Because of the ever-changing, fluid nature of many cloud-native workloads and how they communicate, it is natural for X.509 to be a way to provide identity to workloads. With X.509, management can become much simpler—when a workload instance goes away, its certificate can be revoked, and then it will cease to be trusted.

The certificate for a new workload instance will be issued by the same certificate authority that the other instances were signed by so it will automatically be trusted by its peer instances. (In this context, an instance can be an individual service or a container within a Kubernetes pod.)

If any cluster or workload is compromised, having an X.509 certificate-backed identity source lets you minimize the intrusion and stop the malicious behavior before serious damage can occur. To clean up, you can revoke the CA that issued the identities for that cluster or workload, rendering the certificates useless to the malicious user or attacker.

X.509 Certificates in Lightwave

Project Lightwave is an open source multi-tenanted, highly available cloud directory service from VMware. One of the Lightwave services is a directory-integrated certificate authority that simplifies key management across infrastructure. This means that any user, host, or service that has joined a Lightwave domain is trusted and can get a signed certificate from the certificate authority.

With Lightwave, for instance, you can join the nodes of your Kubernetes cluster to your domain. After being joined, the Kubernetes nodes can be configured to use Lightwave as the upstream certificate authority. With this configuration, all certificate operations use the Lightwave CA as the source of truth.

This approach simplifies certificate management: The biggest prerequisite is joining the master and worker nodes to the domain. Once that is done, the node will have its own user principal, called a machine account, with which it can obtain signed certificates from the Lightwave certificate authority. The same is true of user and service accounts—after being registered in Lightwave, any principal is free to obtain signed certificates.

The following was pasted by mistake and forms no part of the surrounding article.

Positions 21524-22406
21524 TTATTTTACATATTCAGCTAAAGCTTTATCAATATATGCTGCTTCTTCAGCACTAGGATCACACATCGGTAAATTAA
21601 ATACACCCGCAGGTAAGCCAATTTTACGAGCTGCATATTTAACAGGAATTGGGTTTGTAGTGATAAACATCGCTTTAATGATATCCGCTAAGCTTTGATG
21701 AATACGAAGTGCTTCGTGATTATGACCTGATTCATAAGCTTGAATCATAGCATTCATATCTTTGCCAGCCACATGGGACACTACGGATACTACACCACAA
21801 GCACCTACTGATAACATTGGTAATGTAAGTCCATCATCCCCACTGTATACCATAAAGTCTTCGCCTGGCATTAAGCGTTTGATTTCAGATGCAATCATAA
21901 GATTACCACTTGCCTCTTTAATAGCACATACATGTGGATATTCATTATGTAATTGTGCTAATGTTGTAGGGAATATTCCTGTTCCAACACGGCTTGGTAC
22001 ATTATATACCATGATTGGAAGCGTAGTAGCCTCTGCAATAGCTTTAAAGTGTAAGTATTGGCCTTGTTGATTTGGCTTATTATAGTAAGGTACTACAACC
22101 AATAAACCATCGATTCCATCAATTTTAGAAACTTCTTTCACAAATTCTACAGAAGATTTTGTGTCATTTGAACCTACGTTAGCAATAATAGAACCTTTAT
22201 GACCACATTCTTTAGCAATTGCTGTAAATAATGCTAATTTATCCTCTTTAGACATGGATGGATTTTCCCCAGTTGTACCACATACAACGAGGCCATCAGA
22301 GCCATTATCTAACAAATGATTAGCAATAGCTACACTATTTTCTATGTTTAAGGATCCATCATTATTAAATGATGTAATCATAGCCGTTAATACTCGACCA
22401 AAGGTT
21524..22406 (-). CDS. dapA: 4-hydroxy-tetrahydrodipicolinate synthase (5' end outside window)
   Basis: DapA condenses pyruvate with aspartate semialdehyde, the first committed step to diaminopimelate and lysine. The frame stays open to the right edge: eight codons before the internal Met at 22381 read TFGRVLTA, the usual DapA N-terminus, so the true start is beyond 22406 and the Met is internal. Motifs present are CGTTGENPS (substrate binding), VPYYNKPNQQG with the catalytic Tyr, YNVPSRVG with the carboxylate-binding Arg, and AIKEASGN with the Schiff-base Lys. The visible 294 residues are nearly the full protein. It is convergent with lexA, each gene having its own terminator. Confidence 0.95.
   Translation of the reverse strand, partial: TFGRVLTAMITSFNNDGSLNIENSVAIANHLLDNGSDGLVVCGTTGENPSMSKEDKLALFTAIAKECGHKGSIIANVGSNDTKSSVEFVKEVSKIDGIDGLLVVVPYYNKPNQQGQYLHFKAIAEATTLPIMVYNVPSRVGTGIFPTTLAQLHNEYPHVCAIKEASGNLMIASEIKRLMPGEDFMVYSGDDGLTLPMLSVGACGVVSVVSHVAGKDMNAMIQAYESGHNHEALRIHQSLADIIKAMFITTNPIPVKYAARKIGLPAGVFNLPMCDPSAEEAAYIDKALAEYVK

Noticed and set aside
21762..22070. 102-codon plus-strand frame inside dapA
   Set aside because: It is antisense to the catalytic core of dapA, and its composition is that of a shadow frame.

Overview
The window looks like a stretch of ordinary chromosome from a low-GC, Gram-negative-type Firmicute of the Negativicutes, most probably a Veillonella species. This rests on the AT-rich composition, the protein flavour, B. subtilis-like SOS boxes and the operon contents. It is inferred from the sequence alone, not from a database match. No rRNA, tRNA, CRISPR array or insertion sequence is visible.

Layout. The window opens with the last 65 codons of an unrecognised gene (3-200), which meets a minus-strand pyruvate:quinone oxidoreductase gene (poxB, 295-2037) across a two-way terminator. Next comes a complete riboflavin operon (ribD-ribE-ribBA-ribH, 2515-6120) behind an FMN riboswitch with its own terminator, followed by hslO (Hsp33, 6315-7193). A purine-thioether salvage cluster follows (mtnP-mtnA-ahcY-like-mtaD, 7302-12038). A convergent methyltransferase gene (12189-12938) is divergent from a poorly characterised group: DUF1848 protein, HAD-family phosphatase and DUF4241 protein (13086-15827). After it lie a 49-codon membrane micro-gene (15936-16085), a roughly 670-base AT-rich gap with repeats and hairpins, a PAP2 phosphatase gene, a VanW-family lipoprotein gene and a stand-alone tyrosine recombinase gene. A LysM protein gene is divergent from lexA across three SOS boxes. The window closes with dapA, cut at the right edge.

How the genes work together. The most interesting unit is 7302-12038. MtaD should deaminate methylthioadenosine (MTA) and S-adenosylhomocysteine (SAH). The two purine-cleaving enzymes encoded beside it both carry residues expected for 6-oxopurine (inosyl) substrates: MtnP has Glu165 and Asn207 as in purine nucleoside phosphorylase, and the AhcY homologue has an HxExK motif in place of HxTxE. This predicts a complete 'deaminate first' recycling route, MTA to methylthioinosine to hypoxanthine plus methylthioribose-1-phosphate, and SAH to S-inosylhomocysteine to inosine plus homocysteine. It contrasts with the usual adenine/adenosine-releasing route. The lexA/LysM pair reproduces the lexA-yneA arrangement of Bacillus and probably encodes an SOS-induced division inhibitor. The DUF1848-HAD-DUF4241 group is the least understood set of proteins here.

A rogue Kubernetes worker has not joined the Lightwave domain and thus cannot obtain a certificate from the Lightwave certificate authority (CA). Because the attacker tries to use a certificate from a third-party CA, the attempt to connect to the Kubernetes API is rejected.


Securing Communications with Lightwave

Each certificate is affinitized to an identity backed by Lightwave. All authentication can be managed through Lightwave—for example, in the case that a user password is compromised, an administrator would change the password through Lightwave and revoke issued certificates. Then, the user could request new certificates with their new password without having to take any additional steps because Lightwave takes care of synchronizing the trusted roots and certificate revocation List (CRLs) across the entire infrastructure.

In this way, Lightwave can secure communications among nodes in a Kubernetes cluster—and that’s precisely what it does for VMware Kubernetes Engine. VKE delivers Kubernetes as a VMware-managed cloud service so you can deploy, orchestrate, and scale containerized applications without the burden of implementing, operating, and maintaining Kubernetes.

The Role of Lightwave in VKE

VKE uses Lightwave behind the scenes to secure the communications of nodes in a Kubernetes cluster. If you want to see Lightwave in action, you can sign up to use VKE as a beta service; for more information or to request access to VKE, see